* Handle an incoming request.
     * @param  \Illuminate\Http\Request  $request
     * @param  \Closure  $next
     * @return mixed
    public function handle($request, Closure $next)
        if ( $request->user() == null ) {
            $fqdn = $request->getHost();
            if ( ! $this->tenantExists( $fqdn ) ) {
        return $next($request);

    private function tenantExists( $fqdn ) {
        return Hostname::where( 'fqdn', $fqdn )->exists();

Here we’re not actually returning a 404. Instead we’re returning a 403 with a message of “Nope.”

Now let’s add our new middleware to the Kernel so that we can use it in our routes. Find the $routeMiddleware array and add in our new class.

     * The application's route middleware.
     * These middleware may be assigned to groups or used individually.
     * @var array
    protected $routeMiddleware = [
        'auth' => \App\Http\Middleware\Authenticate::class,
        'auth.basic' => \Illuminate\Auth\Middleware\AuthenticateWithBasicAuth::class,
        'bindings' => \Illuminate\Routing\Middleware\SubstituteBindings::class,
        'cache.headers' => \Illuminate\Http\Middleware\SetCacheHeaders::class,
        'can' => \Illuminate\Auth\Middleware\Authorize::class,
        'guest' => \App\Http\Middleware\RedirectIfAuthenticated::class,
        'signed' => \Illuminate\Routing\Middleware\ValidateSignature::class,
        'throttle' => \Illuminate\Routing\Middleware\ThrottleRequests::class,
        'verified' => \Illuminate\Auth\Middleware\EnsureEmailIsVerified::class,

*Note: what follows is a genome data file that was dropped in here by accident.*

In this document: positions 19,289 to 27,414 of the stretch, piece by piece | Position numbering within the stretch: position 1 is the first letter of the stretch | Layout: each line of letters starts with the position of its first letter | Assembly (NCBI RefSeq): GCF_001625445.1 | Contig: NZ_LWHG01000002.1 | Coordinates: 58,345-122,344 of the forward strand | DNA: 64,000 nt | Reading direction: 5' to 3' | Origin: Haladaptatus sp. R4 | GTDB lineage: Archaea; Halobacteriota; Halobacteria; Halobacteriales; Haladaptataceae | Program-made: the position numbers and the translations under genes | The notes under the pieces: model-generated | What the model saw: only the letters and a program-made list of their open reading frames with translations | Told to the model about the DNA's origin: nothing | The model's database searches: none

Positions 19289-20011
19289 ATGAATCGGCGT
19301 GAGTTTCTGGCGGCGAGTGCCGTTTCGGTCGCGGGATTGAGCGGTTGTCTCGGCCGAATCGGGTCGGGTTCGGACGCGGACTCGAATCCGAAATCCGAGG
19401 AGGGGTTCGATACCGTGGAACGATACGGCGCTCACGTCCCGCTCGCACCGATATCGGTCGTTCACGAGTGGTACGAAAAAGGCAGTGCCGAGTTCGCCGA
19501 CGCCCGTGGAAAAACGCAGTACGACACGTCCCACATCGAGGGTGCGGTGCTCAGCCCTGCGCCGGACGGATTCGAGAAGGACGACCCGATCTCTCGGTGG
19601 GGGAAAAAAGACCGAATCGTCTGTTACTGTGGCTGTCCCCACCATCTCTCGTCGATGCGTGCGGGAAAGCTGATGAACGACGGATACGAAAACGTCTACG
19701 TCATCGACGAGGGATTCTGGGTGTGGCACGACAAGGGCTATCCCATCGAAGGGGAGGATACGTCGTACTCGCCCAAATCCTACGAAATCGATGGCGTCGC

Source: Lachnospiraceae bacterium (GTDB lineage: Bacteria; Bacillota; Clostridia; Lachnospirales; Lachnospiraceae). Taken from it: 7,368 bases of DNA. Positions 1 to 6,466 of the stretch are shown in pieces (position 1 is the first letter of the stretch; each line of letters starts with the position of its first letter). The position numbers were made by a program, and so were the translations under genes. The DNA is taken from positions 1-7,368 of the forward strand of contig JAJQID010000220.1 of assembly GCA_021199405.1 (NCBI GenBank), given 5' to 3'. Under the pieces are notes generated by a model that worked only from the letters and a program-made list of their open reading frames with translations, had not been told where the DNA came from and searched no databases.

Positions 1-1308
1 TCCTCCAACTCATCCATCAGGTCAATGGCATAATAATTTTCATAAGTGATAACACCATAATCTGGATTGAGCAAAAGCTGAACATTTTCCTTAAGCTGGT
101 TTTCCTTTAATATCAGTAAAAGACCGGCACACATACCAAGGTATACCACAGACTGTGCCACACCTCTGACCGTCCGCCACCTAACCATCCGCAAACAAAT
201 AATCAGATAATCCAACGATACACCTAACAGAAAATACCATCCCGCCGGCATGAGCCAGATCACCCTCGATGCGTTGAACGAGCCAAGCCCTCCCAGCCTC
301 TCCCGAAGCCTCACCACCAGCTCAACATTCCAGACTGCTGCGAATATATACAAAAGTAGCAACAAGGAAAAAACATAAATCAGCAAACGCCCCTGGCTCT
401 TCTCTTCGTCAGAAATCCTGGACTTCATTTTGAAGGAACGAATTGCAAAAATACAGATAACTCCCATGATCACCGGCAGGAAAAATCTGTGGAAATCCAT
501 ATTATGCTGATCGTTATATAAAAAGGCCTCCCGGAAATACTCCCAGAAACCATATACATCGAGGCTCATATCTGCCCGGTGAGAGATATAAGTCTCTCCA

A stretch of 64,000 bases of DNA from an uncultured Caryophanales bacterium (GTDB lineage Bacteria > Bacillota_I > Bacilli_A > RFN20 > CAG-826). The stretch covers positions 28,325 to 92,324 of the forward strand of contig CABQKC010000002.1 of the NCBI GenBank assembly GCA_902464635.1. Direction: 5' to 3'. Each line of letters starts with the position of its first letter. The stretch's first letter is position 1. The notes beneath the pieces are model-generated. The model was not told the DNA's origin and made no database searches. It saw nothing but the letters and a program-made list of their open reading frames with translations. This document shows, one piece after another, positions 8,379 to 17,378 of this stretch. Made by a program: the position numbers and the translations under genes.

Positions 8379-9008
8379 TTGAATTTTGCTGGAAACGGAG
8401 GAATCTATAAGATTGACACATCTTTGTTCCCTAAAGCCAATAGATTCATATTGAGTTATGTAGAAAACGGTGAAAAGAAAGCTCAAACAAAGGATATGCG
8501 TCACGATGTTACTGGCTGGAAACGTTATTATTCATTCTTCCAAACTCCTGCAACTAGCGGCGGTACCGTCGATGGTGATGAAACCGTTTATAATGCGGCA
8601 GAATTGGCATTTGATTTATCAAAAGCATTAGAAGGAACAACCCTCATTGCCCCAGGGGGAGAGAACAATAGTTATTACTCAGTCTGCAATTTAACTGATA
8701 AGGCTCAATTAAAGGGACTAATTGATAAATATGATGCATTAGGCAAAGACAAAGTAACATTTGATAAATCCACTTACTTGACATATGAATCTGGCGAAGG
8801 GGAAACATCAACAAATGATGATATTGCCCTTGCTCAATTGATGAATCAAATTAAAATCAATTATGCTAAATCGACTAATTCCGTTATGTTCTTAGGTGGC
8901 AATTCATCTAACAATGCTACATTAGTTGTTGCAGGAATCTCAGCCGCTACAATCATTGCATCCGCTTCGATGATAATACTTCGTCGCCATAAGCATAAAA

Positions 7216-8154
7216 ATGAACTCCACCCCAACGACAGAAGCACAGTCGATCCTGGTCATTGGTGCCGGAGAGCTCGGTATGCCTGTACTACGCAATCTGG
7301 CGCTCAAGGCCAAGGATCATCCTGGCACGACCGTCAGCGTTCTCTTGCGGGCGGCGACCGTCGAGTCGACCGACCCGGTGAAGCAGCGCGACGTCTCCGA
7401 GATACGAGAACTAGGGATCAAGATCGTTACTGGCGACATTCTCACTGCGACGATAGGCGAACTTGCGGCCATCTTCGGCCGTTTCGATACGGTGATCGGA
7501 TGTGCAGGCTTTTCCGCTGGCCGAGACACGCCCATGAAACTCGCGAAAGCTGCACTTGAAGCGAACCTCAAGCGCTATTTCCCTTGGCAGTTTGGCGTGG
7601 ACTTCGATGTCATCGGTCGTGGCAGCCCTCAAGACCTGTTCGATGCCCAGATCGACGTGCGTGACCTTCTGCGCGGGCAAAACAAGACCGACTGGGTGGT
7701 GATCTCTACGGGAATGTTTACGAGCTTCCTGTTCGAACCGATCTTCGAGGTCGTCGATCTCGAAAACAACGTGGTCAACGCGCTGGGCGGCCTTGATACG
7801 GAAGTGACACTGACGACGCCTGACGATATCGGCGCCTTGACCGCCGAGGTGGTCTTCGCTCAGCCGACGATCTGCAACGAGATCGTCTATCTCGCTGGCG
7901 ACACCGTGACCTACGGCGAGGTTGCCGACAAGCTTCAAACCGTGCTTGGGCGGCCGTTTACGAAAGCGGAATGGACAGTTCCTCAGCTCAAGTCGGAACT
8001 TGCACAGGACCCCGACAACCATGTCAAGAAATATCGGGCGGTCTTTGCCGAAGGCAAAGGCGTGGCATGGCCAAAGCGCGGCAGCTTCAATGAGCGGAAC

'tenancy.enforce' => \App\Http\Middleware\EnforceTenancy::class,
        'tenant.exists' => \App\Http\Middleware\TenantExists::class,

We’re all set to start using this in our routes, but we’ll need to break out or Auth routes in order to add them to a new middleware group. Open up web.php and replace Auth::routes() with all of the individual authentication routes, wrapped in our middleware. This is outside our domain route for localhost, which will handle the root domain.


// Ensure that the tenant exists with the tenant.exists middleware
Route::middleware('tenant.exists')->group(function () {
    // Not Logged In
    Route::get('/', function () {
        return view('welcome');

    // Login Routes
    Route::get('login', 'Auth\LoginController@showLoginForm')->name('login');
    Route::post('login', 'Auth\LoginController@login');
    Route::post('logout', 'Auth\LoginController@logout')->name('logout');
    // Password Reset Routes
    Route::get('password/reset', 'Auth\ForgotPasswordController@showLinkRequestForm')->name('password.request');
    Route::post('password/email', 'Auth\ForgotPasswordController@sendResetLinkEmail')->name('');
    Route::get('password/reset/{token}', 'Auth\ResetPasswordController@showResetForm')->name('password.reset');
    Route::post('password/reset', 'Auth\ResetPasswordController@reset')->name('password.update');

    // Email Verification Routes
    Route::get('email/verify', 'Auth\VerificationController@show')->name('verification.notice');
    Route::get('email/verify/{id}', 'Auth\VerificationController@verify')->name('verification.verify');
    Route::get('email/resend', 'Auth\VerificationController@resend')->name('verification.resend');

    // Register Routes
    Route::get('register', 'Auth\RegisterController@showRegistrationForm')->name('register');
    Route::post('register', 'Auth\RegisterController@register');

// Logged in
Route::get('/home', 'HomeController@index')->name('home');

Now any top level urls or login routes will first to through the new middleware. Let’s navigate to localhost:8000 to make sure we’re seeing the page like we should.

Laravel default page

Perfect! Now let’s navigate to unicorns.localhost:8000 to see what we get.

Laravel 403 | Nope.

Just what we were looking for.

Wrapping Up

We now have two separate tenants and the ability to separate out a landing page on the top level domain for new users to register. In the next article I’ll cover the registration process and how it will set up the tenants. Depending on how long that piece gets, I may get to installing Laravel Cashier as well so that we can see how that will tie in.

Additional Resources: